The European Union has been dealt some heavy blows in the recent past by the successful Brexit referendum in the UK and the continuous rise of EU skeptical parties in countries all over Europe threatening to follow suit. The Dutch National Election could’ve been another setback.
It seems that the Union has an increasingly dividing effect on a lot of countries, especially those facing issues caused by the rise of terrorist attacks, the Refugee Crisis, and globalization. The unbiased fear of becoming a stranger in the own country and the feeling of being vulnerable to outside forces, combined with the inability of the respective governments to acknowledge those feelings and find adequate solutions, has opened the door for populist parties to fill in.
Three of the most prominent countries with these exact issues, namely the Netherlands, France, and Germany, happen to hold a national election this year, that could have severe impacts on the future of the European Union. While France and Germany will have their elections later in the year, the Dutch people have already voted for their current Prime Minister and EU advocate, Mark Rutte, to remain, which is a relief for the EU. The results, however, weren’t as clear as it might seem and the political landscape of the country will inevitably change.
Populism is Stronger than Ever
Once the first results came in, there was a sigh of relief across Europe, as many feared the populist PVV party and their candidate Geert Wilders, who was projected to might even win the Dutch National Election, did not overtake Mark Rutte and the VVD, thus leaving the ruling party in the lead for another term.
It seemed like other nations with similar issues regarding right winged populists projected their fears onto the Dutch National Election and were relieved to find that the old order remained, ignoring what the results actually meant. While the PVV did not win the Dutch National Election, they gained momentum and came in on a strong second place that may not give them the power to lead the country, but to be the strongest opposition party with the possibility to grow and overtake when the next Dutch National Election is due. Being an opposition leader can be a very obliged role to play for the PVV as they don’t really have to govern, yet they’re free to point out mistakes and criticize without the obligation to offer solutions. This will undoubtedly prove to be a tough term for Mark Rutte to lead his country through.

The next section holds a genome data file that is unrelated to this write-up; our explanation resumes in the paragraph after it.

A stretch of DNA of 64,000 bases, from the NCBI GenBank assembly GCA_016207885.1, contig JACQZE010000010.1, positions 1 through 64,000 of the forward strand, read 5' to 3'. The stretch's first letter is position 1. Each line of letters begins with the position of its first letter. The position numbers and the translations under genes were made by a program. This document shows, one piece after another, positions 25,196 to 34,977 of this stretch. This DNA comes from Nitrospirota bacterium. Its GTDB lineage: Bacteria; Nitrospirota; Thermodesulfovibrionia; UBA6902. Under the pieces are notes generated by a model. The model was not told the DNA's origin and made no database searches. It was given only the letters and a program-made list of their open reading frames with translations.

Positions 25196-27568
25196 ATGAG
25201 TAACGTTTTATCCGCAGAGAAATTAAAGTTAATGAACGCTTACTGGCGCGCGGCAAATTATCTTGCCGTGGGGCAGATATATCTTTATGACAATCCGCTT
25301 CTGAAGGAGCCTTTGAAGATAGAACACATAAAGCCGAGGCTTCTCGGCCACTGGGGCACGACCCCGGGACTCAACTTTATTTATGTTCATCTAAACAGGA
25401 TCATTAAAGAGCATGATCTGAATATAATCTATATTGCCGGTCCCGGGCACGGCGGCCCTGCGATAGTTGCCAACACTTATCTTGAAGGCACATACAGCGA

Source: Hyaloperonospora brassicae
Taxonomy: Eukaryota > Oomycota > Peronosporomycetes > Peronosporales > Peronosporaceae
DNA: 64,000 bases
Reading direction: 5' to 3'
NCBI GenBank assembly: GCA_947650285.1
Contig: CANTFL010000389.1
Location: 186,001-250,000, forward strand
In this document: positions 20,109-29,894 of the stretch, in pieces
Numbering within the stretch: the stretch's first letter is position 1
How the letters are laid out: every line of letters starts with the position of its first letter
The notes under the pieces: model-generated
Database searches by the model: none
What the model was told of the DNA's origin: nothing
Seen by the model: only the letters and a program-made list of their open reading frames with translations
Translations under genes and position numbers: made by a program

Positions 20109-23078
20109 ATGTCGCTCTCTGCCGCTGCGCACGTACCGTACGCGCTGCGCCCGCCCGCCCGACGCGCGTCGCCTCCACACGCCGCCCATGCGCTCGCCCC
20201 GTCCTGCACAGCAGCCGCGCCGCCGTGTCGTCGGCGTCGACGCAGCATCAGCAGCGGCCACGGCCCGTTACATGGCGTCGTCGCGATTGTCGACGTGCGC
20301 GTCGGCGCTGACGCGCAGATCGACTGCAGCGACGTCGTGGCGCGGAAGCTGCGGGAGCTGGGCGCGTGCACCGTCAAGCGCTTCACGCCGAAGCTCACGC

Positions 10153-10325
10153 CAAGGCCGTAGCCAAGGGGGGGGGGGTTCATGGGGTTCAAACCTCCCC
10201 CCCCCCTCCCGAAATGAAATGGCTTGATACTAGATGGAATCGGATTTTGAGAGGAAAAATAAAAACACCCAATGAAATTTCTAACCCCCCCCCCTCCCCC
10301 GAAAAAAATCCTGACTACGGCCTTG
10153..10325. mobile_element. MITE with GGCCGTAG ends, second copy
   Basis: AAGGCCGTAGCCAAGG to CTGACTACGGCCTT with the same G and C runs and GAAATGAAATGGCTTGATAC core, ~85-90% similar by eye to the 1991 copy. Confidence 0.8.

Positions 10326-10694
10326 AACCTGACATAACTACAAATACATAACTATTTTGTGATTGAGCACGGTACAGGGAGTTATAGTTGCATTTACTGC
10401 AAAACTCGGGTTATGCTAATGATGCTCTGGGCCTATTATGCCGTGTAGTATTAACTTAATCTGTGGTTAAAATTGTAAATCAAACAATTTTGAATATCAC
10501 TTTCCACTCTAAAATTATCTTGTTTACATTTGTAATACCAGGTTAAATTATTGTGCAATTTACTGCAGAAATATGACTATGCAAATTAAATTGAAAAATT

Finding a Strong Coalition After the Dutch National Election Will be Tough
Having a strong and foremost populist opposition will require Rutte to find a strong coalition to lead the country with. The VVD’s former partner, the social democratic party PvdA, had the biggest loss to report, losing 29 of their 38 seats. The VVD could form a coalition with several of the stronger parties apart from Wilders’ PVV, but to actually achieve at least a small majority, they’d need to collaborate with at least three more parties which could prove to be quite troublesome.
It seems Europe, like Rutte, is almost ecstatic that the populist party hasn’t won without acknowledging that the results are less than ideal and, quite frankly a devastating loss for the social democrats. The party being shut down entirely while setting the stage for the islamophobic and EU skeptic PPV cannot be described as a win for Rutte. It feels more like a lucky punch that might have only been caused by the recent events unfolding between Rutte and Turkey. The prime minister displayed quite some courage in handling the pre-election events of Turkey’s politicians, forbidding them to speak in favor of Erdogan’s new presidential system in The Netherlands. An act that could have swayed some voters that would’ve normally voted for Wilders in the last couple of days leading up to the Dutch National Election.
Waiting for the Next Dutch National Election
It will be interesting as to what the active government will turn out to be and, most importantly, how it will hold up over the course of this term. The PVV is stronger than ever and won’t just lurk around but try to attack at every corner to fight back with an eye towards the next term. With the German and French elections around the corner, these results are only a poor consolation, nothing more, and will surely influence their outcome as well.
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